Sunday, December 8, 2013

Sermon on Genesis 19-21

On December 8, 2013, I preached at Oak Grove Congregational Christian United Church of Christ in Pine Mountain, GA. You can read and listen to the sermon here.

Genesis 19:30-21:21    

Today’s text may be somewhat obscure for some in this room, but it contains important truth for us today. 2 Timothy 3:16 says that all Scripture is God-breathed, so these words we have before us come with the same authority as if Jesus himself were here speaking them to us personally. I was assigned two chapters of narrative text, so for time’s sake, I will not be able to read it all to you, but I will teach it to you like the original author taught it to his people, as a narrative.

As I tell the story, I want you to listen for the main point: Lot’s daughters, Abraham and Sarah, Hagar, and Abimelech are all concerned with preserving a lineage to make their names great. And also notice that, in God’s sovereign providence, He preserves the lineage of Abraham and makes His name great.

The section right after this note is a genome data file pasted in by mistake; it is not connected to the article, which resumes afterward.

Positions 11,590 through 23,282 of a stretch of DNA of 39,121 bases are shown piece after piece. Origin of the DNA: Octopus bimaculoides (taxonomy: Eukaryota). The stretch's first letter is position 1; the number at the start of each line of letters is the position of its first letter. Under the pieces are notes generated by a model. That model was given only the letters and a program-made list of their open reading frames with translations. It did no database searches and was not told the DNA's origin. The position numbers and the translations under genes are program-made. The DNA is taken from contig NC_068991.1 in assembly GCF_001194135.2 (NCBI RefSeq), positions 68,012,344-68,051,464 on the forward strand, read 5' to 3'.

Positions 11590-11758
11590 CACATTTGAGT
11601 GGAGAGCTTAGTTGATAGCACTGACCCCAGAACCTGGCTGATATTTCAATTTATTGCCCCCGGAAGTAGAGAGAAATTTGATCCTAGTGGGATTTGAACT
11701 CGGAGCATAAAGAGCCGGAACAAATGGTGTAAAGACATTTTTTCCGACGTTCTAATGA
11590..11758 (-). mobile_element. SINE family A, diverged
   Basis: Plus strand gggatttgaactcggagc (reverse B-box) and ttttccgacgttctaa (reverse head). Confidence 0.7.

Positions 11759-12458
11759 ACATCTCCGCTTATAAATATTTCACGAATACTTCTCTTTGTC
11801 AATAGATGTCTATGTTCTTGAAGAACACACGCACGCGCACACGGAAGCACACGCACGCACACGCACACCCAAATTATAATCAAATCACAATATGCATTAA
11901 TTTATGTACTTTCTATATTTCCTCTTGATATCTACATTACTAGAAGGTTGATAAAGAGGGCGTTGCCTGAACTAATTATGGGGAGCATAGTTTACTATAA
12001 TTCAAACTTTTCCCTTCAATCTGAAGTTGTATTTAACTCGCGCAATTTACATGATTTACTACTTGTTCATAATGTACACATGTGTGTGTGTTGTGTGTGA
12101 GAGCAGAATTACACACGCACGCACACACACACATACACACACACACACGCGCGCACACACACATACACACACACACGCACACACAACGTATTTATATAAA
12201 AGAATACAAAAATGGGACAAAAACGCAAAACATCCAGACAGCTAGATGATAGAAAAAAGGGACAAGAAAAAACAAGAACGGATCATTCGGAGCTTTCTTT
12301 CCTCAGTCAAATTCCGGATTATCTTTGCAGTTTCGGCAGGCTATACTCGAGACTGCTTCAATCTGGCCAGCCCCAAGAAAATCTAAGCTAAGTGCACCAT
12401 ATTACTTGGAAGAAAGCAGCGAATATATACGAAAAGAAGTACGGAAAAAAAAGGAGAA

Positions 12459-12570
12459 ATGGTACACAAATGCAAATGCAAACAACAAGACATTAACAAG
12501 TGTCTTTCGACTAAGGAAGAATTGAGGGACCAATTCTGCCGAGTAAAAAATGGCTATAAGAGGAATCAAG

Lot and His Daughters - Genesis 19:30-38

Lot, the nephew of Abraham was afraid to live in the town of Zoar, so he and his two daughters lived in a cave on a mountain outside of town. The daughters became worried that the family line would not continue because they weren’t married, and they didn’t have any prospective suitors because they lived in isolation. So the two daughters made a plan to get their father drunk and sleep with him without him knowing. So both daughters committed a terrible sin in conceiving children by their ignorant and drunk father. One of the sons was named Moab, from whom came the Moabites, and the other son was named Ben-ammi, from whom came the Ammonites.